his work seems amateuristic. But it is the raw nature of the genre that
appeals to collectors of outsider art.
By definition, outsider
artists lack formal training. Often they are at least as far removed
from the mainstream of society as their work. Notable outsider artists
have come from mental institutions or prisons. Others begin painting
following some tragedy or life-altering event.
David admits that
his art, too, is influenced by his own experience.
my past, perhaps I do paint a lot of dark feelings and emotions —
anger and disappointment and things of that nature,” he says,
recalling life experiences that influence his work. “The disability,
the pain that you feel from loss of parents or maybe not finding employment,
maybe not being able to go to college. Not being able to be a part of
the gang at school. Being shunned away or ostracized just because you
strong light helps David see to work in his home near Hartville.
a big part.”
David entered the
world of outsider art almost by accident. While selling antiques David
and Tuesday became regular visitors to the eBay.com online auction service.
Tuesday happened upon art for sale on the site and was not impressed
by what she saw.
told David his art had personality,” Tuesday says. “When
I saw the art on eBay I said, ‘Your art is better than a lot of
this stuff I see.’”
The couple listed
a few of David’s drawings on the site and, to their surprise,
the works sold. Although his paintings bring only $25 to $50 each on
eBay, the sales have given David hope. Finally, he sees something he
might be successful doing.
believe how many times in my life I’ve been told ‘You can’t
do that,’” David says. “It gets pretty old. You’re
frustrated. You’re like, what can I do?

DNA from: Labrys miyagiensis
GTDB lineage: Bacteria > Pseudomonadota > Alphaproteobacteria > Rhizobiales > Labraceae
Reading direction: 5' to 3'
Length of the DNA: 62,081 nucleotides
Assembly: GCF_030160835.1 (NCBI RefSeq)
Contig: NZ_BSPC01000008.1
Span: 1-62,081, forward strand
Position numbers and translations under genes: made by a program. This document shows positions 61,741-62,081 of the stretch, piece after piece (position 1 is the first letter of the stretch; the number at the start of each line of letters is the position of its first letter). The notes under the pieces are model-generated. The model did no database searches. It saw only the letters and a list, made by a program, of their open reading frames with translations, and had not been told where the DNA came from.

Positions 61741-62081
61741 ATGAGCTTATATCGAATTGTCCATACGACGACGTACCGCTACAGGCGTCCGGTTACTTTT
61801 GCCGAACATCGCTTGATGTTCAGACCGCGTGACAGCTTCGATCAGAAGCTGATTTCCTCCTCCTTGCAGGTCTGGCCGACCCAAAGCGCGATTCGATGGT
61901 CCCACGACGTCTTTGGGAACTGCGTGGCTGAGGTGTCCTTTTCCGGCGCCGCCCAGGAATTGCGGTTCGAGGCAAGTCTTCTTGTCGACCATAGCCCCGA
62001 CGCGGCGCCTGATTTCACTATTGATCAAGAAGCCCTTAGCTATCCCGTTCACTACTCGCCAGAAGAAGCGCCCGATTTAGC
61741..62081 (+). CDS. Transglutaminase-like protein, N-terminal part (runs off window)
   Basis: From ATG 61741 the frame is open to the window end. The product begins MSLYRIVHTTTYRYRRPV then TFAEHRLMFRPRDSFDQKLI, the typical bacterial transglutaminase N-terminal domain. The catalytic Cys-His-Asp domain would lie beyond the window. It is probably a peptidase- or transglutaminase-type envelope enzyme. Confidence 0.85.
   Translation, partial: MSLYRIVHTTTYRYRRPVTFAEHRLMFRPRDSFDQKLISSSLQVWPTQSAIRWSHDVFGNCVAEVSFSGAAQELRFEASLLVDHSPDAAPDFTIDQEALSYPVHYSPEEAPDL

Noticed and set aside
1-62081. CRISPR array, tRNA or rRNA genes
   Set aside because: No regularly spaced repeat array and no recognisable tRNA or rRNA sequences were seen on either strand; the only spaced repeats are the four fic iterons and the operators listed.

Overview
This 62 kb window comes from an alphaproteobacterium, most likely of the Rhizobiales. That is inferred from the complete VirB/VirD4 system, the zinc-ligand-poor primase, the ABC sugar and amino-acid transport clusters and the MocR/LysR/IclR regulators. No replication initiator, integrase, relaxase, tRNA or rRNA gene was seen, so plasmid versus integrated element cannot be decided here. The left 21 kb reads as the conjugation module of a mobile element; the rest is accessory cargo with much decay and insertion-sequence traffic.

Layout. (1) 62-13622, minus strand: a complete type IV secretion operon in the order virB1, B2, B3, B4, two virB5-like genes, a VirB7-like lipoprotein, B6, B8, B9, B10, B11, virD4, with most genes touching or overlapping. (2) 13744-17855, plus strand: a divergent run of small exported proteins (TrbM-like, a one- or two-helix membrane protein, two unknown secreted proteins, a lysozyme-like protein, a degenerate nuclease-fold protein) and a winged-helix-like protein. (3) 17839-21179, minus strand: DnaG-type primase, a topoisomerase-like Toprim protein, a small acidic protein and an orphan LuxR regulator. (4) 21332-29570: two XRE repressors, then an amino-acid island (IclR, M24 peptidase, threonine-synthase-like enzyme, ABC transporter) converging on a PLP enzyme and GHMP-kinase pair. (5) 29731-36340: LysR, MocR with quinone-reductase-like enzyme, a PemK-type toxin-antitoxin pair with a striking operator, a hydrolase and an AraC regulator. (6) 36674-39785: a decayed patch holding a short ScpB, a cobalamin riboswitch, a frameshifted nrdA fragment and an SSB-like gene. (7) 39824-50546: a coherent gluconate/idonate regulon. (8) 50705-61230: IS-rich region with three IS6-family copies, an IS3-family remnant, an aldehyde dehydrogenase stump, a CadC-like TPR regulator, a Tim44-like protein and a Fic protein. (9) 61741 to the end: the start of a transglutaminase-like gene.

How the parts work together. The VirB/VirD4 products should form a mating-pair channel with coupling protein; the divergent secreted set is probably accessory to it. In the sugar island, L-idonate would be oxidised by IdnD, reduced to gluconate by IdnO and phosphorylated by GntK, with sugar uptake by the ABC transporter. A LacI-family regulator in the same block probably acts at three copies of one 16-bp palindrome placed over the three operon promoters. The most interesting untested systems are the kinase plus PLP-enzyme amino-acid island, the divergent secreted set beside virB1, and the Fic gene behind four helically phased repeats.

is the answer,” David recalls thinking when his art first sold.
“Maybe this is something for a new career.”
Kay Garth, an art
collector from Pensacola, Fla., agrees. Garth is launching an Internet
folk art gallery, SouthernVisionaryArt.com, and expects David’s
work to be displayed prominently.
“We have chosen
David as one of our emerging artists,” she says. “There
are so many artists out there doing this and I’ve only discovered
about three in the last four years that I thought were really good and
David is one of them.”
While she admits
part of the allure of David’s art is the compelling tale of a
legally blind artist, Garth is quick to insist that David’s paintings
stand on their own merit.
just good,” she says “He has just got a wonderful look.
I have him in my home right now. People come in and they love him.”
Those are encouraging
words to David, who says he hopes people buy his art because they like
displays a recent painting titled "Port." This painting
sold for $24 on the eBay auction site.
want to be known as an artist because people are pitying me,”
he says. “I’d rather they not buy my art at all then.”
Still, even David
recognizes that his disability, while shaping his vision and art, also
makes his work more attractive to buyers. Each of his eBay listings
contain this telling invitation:
“Enter a world
through another’s eyes. A world not of distinct images, but of
shadowy inhabitants. . . hints of colors, shapes and textures . . .
A world captured by an artist who paints what he sees, but barely sees
what he paints.”
For more information write David Kontra, 5294 Curtner Rd., Norwood,
MO 65717 or e-mail the artist at firstname.lastname@example.org.
David’s paintings are displayed on www.americaohyes.com
and often for sale at www.ebay.com
(search for David Kontra).